Pius XI (Latin: Pius PP. XI; Italian: Pio XI), born Ambrogio Damiano Achille Ratti (Italian pronunciation: [amˈbrɔdʒo daˈmjano aˈkille ˈratti]; 31 May 1857 – 10 February 1939), was Pope from 6 February 1922, and sovereign of Vatican City from its creation as an independent state on 11 February 1929 until his death on 10 February 1939. He took as his papal motto, "Pax Christi in Regno Christi," translated "The Peace of Christ in the Reign of Christ."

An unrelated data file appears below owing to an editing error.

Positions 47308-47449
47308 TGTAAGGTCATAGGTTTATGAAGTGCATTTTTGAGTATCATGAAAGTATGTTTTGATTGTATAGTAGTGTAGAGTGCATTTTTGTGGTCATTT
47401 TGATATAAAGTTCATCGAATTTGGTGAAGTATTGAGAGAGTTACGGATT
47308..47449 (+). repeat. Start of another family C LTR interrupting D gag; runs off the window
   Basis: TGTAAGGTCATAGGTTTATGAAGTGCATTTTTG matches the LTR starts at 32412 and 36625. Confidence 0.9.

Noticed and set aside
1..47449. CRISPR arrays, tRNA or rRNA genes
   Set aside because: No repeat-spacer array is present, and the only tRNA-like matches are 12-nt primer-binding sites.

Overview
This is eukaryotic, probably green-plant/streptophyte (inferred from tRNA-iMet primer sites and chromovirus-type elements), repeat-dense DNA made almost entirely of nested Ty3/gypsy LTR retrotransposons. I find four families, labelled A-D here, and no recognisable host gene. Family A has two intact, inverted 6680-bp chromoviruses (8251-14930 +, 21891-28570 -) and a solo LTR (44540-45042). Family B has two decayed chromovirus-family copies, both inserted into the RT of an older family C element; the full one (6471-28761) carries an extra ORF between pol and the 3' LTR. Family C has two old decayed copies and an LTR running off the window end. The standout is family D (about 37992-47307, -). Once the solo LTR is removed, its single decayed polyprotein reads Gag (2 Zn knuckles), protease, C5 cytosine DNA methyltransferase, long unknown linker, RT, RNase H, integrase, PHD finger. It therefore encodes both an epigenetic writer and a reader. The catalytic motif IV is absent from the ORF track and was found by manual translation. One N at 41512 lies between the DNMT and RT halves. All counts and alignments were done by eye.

Pope Pius XI issued numerous encyclicals including Quadragesimo Anno on the 40th anniversary of Pope Leo XIII's groundbreaking social encyclical Rerum Novarum, highlighting capitalistic greed of international finance, and social justice issues, and Quas Primas, establishing the feast of Christ the King. The encyclical Studiorum ducem, promulgated the 29 June 1923, was written on the occasion of the 6th centennary of the canonization of Thomas Aquinas, whose thought is acclaimed as central to Catholic philosophy and theology. The encyclical also singles out the Pontifical University of Saint Thomas Aquinas, Angelicum as the preeminent institution for the teaching of Aquinas: "ante omnia Pontificium Collegium Angelicum, ubi Thomam tamquam domi suae habitare dixeris," (before all others the Pontifical Angelicum College, where Thomas can be said to dwell).